Also (while the Everything capitalization problem continues stumbling along) a street person, bag lady, homeless person or hobo.

Some people extend bum-i-tude as far as to apply to the idle and indolent (students, artists) and people on welfare as well.

To get something you don't have from somebody who does. Not to be confused with armed robbery.

bullschildt = B = bump

bum

1. vt. To make highly efficient, either in time or space, often at the expense of clarity. "I managed to bum three more instructions out of that code." "I spent half the night bumming the interrupt code." In 1996, this term and the practice it describes are semi-obsolete. In elder days, John McCarthy (inventor of LISP) used to compare some efficiency-obsessed hackers among his students to "ski bums"; thus, optimization became "program bumming", and eventually just "bumming". 2. To squeeze out excess; to remove something in order to improve whatever it was removed from (without changing function; this distinguishes the process from a featurectomy). 3. n. A small change to an algorithm, program, or hardware device to make it more efficient. "This hardware bum makes the jump instruction faster." Usage: now uncommon, largely superseded by v. tune (and n. tweak, hack), though none of these exactly capture sense 2. All these uses are rare in Commonwealth hackish, because in the parent dialects of English the noun `bum' is a rude synonym for `buttocks' and the verb `bum' for buggery.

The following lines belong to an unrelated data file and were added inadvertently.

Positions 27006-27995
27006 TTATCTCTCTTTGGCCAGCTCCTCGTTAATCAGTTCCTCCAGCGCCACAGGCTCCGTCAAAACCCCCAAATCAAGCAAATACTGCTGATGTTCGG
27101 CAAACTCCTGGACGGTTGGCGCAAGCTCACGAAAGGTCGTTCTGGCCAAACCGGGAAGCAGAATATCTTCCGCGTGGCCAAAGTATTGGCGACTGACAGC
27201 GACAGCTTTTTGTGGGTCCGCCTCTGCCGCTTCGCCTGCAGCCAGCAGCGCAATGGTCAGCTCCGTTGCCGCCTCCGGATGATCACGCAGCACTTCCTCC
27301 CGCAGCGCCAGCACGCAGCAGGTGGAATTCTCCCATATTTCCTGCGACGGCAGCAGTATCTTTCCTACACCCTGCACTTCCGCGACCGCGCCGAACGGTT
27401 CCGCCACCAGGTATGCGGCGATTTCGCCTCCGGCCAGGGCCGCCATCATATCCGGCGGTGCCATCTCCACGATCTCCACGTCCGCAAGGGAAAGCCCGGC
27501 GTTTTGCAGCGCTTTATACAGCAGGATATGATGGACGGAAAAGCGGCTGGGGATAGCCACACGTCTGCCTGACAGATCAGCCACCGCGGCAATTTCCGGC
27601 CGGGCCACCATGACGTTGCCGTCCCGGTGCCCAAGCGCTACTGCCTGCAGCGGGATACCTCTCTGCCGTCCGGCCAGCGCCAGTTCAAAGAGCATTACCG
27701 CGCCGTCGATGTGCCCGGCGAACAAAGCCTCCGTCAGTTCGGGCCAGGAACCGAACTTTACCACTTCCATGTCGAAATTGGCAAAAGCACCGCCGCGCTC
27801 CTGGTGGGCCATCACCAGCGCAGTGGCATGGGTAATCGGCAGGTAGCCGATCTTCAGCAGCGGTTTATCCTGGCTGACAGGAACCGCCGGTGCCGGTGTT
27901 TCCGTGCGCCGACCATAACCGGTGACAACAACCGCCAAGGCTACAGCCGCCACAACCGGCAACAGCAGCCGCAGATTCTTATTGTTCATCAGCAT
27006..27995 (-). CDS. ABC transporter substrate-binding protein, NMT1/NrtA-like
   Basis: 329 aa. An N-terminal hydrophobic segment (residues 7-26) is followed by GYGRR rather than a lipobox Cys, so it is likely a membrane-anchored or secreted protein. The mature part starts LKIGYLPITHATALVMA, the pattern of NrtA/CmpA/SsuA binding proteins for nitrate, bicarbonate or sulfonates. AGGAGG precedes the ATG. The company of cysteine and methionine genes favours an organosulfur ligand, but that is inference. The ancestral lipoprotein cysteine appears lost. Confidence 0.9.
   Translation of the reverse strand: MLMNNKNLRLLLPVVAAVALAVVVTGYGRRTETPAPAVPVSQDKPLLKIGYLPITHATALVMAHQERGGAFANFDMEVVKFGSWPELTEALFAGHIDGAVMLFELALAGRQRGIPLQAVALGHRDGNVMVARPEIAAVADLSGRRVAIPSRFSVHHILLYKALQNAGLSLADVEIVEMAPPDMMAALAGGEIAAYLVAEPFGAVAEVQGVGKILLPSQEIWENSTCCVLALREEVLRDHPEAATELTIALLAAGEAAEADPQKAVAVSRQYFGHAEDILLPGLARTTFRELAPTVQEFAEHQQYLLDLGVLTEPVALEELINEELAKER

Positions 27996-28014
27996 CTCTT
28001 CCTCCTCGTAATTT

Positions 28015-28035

--The Jargon File version 4.3.1, ed. ESR, this entry manually entered by rootbeer277.

Bum (?), n. [Contr. fr. bottom in this sense.]

The buttock.

[Low]

Shak.

 

© Webster 1913.


Bum, v. i. [imp. & p. p. Bummed (); p. pr. & vb.n. Bumming ().] [See Boom, v. i., to roar.]

To make murmuring or humming sound.

Jamieson.

 

© Webster 1913.


Bum, n.

A humming noise.

Halliwell.

 

© Webster 1913.

Log in or registerto write something here or to contact authors.